The magic of Lewa, a wildlife conservancy
ARTS & CULTURE
By Thorn Mulli | February 20th 2017
A 50 minute flight from Nairobi is all it took me to get to Lewa Downs. Should you choose the more scenic road trip option, the journey to Nanyuki will take you three hours. From Nanyuki, drive on the main road to Meru. You will pass through the beautiful Timau filled with picturesque views of wheat and flower farms.
The road peaks at Kisima farm and then gets steep downhill for a few kilometres. At the bottom of the valley you will see a main junction with huge advertising sign-boards above it. Turn left at this junction to the Isiolo Road (if you go straight ahead, you would end up in Meru). Follow this road for about three kilometres and then on your left you will see one of the Lewa gates; the Matunda Gate.
I had been to Lewa before for its equally famous marathon. While the experience had its highs, animal sightings were minimal and the marathon campsite basic. Away from the marathon time, it seems more alive. I made my way to Sirikoi, a place filled with luxury safari tents. Each tent has a viewing deck with incredible panoramas of the waterhole fed by the Sirikoi stream. When it comes to experiences, try beating an hour-long massage in this serene environment only broken by chirping from birds and later sipping tea draped in an afro-chic robe.
If you prefer a more solid accommodation, they also have two-bedroom cottages that are perfect for families or a group of friends. I chose to have my meals on the shaded deck overlooking the waterhole inches away. I was lucky enough to view some animals peacefully quenching their thirst.
Few minutes into my excursion in Lewa, I came across lions and some rhinos. Before my adventure was over, I had sighted the Big Five. I can now confidently say that the probability of encountering the Big Five in Lewa rivals even the world famous Mara.
As the conservancy has grown, the amount of wildlife it supports has increased and now you can enjoy some rewarding game viewing here. Grevy's and common zebras can be found on the open grass plains alongside Grant's gazelles, buffalos, Somali giraffes, Beisa onyxes, elands, the rare swamp-dwelling antelopes and impalas. You may be lucky to see the black and white rhinos, lions, cheetahs, leopards and hyenas.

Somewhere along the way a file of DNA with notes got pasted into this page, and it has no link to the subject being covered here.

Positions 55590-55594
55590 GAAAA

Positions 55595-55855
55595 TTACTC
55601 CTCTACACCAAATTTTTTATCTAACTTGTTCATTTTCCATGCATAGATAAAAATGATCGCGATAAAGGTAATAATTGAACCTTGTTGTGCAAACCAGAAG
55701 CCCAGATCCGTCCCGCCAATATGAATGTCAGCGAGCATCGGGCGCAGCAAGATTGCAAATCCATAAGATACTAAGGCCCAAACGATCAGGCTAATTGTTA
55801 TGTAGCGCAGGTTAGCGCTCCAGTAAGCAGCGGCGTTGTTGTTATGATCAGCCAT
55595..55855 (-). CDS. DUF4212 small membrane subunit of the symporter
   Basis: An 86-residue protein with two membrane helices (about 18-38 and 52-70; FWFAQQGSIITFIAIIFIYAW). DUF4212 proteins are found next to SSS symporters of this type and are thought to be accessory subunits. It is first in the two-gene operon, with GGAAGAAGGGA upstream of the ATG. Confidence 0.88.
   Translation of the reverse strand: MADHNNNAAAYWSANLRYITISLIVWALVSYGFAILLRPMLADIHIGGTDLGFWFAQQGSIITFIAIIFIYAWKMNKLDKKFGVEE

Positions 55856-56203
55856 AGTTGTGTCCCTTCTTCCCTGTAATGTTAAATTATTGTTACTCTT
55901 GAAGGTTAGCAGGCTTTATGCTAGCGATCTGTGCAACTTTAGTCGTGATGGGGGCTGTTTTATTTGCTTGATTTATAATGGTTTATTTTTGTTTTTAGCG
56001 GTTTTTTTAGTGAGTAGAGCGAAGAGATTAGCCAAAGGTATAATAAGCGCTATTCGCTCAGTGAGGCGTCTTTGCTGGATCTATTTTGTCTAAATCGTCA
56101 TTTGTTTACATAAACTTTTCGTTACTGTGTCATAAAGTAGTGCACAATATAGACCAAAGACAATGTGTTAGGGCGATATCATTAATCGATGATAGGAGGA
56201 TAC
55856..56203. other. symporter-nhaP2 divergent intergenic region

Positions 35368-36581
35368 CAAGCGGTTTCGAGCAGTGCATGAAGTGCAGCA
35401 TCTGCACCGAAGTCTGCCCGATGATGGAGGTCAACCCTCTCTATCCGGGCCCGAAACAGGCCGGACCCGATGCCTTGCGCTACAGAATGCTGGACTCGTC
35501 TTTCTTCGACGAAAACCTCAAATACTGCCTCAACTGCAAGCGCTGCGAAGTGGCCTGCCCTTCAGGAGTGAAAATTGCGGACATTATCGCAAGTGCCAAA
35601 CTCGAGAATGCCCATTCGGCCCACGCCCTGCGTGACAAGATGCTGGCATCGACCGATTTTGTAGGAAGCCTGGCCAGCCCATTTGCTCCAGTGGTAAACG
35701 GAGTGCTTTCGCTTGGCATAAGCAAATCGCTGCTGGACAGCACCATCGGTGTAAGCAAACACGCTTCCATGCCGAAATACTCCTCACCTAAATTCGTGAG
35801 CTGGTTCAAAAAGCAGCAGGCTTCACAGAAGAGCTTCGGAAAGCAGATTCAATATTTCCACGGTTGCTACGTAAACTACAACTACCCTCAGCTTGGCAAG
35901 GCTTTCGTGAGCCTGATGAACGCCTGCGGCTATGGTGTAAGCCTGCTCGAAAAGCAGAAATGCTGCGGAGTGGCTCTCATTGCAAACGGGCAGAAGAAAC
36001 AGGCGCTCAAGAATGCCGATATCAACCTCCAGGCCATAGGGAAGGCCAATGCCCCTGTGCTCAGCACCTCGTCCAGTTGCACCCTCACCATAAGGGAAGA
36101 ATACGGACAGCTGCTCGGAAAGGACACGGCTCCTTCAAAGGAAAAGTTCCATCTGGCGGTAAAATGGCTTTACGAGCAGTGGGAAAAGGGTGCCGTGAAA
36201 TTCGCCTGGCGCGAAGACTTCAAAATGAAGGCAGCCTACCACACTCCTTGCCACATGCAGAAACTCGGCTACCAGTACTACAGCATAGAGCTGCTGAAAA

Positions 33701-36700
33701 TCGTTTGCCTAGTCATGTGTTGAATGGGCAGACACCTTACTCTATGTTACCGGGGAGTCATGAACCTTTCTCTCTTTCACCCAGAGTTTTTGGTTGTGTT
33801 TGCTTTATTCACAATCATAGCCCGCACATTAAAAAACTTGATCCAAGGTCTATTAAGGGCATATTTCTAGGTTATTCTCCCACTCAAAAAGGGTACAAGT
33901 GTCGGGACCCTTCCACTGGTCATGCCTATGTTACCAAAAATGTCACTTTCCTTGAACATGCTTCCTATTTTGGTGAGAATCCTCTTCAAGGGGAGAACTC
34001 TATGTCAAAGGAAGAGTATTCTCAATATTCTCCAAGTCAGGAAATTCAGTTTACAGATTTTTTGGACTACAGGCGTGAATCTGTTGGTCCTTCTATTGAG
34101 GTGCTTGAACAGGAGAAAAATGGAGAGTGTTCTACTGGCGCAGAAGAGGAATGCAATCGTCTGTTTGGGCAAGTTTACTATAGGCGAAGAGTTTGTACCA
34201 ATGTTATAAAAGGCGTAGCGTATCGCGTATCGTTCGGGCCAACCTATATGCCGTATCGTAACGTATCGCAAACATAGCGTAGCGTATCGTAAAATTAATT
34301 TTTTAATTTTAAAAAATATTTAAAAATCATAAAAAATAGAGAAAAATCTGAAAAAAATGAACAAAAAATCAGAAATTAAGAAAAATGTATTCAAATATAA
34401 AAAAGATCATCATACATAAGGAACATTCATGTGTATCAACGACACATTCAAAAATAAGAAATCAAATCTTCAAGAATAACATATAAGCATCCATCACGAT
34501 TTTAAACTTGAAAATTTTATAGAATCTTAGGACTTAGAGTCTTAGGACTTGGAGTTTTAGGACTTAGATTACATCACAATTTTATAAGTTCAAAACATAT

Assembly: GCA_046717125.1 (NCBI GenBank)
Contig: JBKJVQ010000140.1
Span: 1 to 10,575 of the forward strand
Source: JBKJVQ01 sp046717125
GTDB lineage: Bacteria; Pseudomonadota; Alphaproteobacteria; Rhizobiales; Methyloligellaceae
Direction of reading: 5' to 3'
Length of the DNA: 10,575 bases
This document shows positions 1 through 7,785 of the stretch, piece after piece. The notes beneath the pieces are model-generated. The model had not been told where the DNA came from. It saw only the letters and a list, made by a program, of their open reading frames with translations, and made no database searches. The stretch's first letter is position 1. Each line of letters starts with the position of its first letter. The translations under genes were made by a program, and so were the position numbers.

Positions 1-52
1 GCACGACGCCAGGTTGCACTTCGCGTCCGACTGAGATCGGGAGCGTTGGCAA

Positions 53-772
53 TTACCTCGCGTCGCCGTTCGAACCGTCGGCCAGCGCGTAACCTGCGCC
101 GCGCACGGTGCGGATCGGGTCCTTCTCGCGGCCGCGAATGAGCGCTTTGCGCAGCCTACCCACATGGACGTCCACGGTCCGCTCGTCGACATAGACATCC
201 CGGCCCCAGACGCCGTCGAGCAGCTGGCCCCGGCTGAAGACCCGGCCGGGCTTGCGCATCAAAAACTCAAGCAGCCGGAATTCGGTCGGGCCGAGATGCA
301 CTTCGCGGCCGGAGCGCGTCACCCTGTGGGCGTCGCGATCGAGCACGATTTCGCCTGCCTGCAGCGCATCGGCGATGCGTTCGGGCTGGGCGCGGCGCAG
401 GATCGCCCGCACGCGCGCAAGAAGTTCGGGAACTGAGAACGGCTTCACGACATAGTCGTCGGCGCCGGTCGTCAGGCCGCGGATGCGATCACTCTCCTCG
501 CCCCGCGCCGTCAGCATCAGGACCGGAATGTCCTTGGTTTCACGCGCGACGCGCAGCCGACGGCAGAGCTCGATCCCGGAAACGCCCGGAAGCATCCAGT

In the early afternoon heat, many of these animals converge at the swamps to drink water. The waterbucks are always nearby and large elephant herds are frequent visitors so sometimes it is possible to see hundreds of animals all in one spot.
Top activities to do in Lewa
• Enjoy horseback or camel safari taking you through the Lewa Wildlife Conservancy with its abundant wildlife. Comfortable camping facilities, excellent cuisine, and experienced guides will ensure your wellbeing on your safari.
• Climb Mt Kenya and visit Lake Rutundu on Mt Kenya for a fly-fishing excursion and stay at the rustic and ultra-private Rutundu Log Cabin where Prince William proposed.
• Day trips to the adjoining Ngare Ndare Forest to look for the elusive Columbus monkey population and to learn about the indigenous flora and its local uses.
• Lewa wilderness hosts and flies the only open cockpit biplane in East Africa which will take you around the conservation areas of northern Kenya. It is a truly magical. The pilot, Will Craig, has over 5,000 hours experience flying mostly in the Lewa area and can show you how the conservation project is improving and positively affecting the local communities.
• Educational tours on the history and day-to-day operations of the conservancy: Whether it's a visit to the pre-historic archaeological site, a local school, water project or feeding a baby rhino there are plenty of activities that will peak your interest for a behind the scenes look at the conservancy operations.
• A helicopter ride to Mount Ololokwe for breakfast.
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